William Craft, the president of Concordia College in Moorhead, hit it out of the park this week when he responded to posters around campus saying, “It’s OK to be white.”
The posters were anonymous and the Star Tribune says they likely came as an extension of a campaign on other campuses around the country.
The signs apparently were tied to a on online campaign on the message board 4chan. An image of the board where most people post anonymously encouraged people to make signs and put them up on college campuses on Halloween night.
“Put on a silly costume for anonymity, nobody will think twice because it’s Halloween,” one of the messages said. “The next morning, the media goes completely berserk,” another message said.
Know Your Meme has the history of the “movement”, which appears to have started a few weeks ago in Boston.
In a Facebook post, Craft disarmed the message, which likely was meant to be divisive, and made it inclusive. Brilliant!
The affirmation of human dignity means that we are an inclusive community: there is and must be a place here for people of different ethnicities and skin colors, of different faith traditions or no faith traditions, of different nations, of different gender identities, of different political convictions. In that sense, it is indeed okay to be white—and to be black, to be brown, to be Christian, to be Muslim, to be straight, to be gay, to be conservative, to be liberal, and so on. We are stronger for this diversity of identities.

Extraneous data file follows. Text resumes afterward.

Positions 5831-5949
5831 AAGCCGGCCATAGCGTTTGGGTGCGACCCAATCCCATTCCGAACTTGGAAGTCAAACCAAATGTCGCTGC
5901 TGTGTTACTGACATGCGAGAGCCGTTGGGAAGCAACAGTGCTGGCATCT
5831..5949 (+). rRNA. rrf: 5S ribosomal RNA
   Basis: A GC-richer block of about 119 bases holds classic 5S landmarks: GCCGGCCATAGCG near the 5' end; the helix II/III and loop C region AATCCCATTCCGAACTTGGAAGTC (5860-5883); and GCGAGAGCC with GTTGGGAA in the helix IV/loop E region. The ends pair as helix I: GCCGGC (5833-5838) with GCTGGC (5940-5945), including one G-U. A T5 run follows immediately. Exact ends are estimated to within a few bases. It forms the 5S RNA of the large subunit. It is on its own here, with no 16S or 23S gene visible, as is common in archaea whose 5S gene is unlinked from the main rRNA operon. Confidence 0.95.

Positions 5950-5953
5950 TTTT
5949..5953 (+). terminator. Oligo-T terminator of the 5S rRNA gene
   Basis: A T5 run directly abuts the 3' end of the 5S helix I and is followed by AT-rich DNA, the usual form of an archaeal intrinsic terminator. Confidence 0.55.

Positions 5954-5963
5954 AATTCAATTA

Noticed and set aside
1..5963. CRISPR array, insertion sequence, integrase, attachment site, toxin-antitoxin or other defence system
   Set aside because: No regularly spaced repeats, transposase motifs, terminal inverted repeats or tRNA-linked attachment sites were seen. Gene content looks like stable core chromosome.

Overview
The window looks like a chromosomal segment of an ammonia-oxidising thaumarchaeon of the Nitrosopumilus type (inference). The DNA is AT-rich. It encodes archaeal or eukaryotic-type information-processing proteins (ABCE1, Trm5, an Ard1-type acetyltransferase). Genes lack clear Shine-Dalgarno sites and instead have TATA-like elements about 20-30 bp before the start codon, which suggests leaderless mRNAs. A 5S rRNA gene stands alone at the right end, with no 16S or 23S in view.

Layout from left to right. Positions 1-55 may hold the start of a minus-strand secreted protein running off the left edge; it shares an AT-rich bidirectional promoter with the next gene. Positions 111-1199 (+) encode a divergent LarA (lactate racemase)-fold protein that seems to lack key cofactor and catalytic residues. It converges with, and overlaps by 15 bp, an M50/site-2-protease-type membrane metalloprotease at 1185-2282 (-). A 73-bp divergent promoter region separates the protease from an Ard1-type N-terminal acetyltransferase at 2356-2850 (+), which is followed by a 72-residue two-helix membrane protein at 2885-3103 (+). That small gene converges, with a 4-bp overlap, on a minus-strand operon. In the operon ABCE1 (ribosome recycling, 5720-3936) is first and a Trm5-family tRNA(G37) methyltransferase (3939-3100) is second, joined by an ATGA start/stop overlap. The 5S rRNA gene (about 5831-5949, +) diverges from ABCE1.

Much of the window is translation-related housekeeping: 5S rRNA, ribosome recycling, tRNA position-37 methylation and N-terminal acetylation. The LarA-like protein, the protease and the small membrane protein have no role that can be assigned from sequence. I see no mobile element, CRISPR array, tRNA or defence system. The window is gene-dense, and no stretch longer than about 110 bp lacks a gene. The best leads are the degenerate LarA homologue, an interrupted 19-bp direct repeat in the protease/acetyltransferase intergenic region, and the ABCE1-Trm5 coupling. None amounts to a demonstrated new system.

But Craft said the posters also spoke in their silence.
-It speaks in the silence of not identifying its author(s) and so not affording discussion and debate.
-It speaks in the silence of not acknowledging that it is all too often not “okay” to be other than white. To be other than white is all too often to be subjected to discrimination, lack of opportunity, and even the threat and reality of violence.
The school took the posters down; Craft said postings have to be approved in advance. But he’s not stopping there, he said.
He’s going to schedule a forum “about how we Concordia bring the very best of our minds and hearts to this conversation about our diverse identities and shared humanity.”
That likely is the last thing the person who put up the poster wanted to happen.